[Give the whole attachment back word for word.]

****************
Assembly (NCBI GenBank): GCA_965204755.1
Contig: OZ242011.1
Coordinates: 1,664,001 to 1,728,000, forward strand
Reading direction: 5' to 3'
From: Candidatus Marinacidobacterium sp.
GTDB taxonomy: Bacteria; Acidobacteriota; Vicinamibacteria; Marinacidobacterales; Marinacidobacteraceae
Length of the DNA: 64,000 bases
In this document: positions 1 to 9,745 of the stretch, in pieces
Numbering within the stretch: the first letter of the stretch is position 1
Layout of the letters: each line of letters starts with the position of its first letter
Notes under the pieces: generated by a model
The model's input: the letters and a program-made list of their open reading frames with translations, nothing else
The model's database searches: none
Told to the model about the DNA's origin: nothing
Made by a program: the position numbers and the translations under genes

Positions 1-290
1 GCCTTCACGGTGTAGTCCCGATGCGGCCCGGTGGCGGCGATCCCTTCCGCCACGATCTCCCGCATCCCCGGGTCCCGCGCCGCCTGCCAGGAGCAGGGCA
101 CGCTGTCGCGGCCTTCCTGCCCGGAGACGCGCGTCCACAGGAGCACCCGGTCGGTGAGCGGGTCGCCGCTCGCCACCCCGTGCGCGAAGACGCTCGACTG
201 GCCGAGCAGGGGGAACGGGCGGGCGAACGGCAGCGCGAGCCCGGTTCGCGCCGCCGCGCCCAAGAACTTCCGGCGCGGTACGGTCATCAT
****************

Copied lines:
Assembly (NCBI GenBank): GCA_965204755.1
Contig: OZ242011.1
Coordinates: 1,664,001 to 1,728,000, forward strand
Reading direction: 5' to 3'
From: Candidatus Marinacidobacterium sp.
GTDB taxonomy: Bacteria; Acidobacteriota; Vicinamibacteria; Marinacidobacterales; Marinacidobacteraceae
Length of the DNA: 64,000 bases
In this document: positions 1 to 9,745 of the stretch, in pieces
Numbering within the stretch: the first letter of the stretch is position 1
Layout of the letters: each line of letters starts with the position of its first letter
Notes under the pieces: generated by a model
The model's input: the letters and a program-made list of their open reading frames with translations, nothing else
The model's database searches: none
Told to the model about the DNA's origin: nothing
Made by a program: the position numbers and the translations under genes

Positions 1-290
1 GCCTTCACGGTGTAGTCCCGATGCGGCCCGGTGGCGGCGATCCCTTCCGCCACGATCTCCCGCATCCCCGGGTCCCGCGCCGCCTGCCAGGAGCAGGGCA
101 CGCTGTCGCGGCCTTCCTGCCCGGAGACGCGCGTCCACAGGAGCACCCGGTCGGTGAGCGGGTCGCCGCTCGCCACCCCGTGCGCGAAGACGCTCGACTG
201 GCCGAGCAGGGGGAACGGGCGGGCGAACGGCAGCGCGAGCCCGGTTCGCGCCGCCGCGCCCAAGAACTTCCGGCGCGGTACGGTCATCAT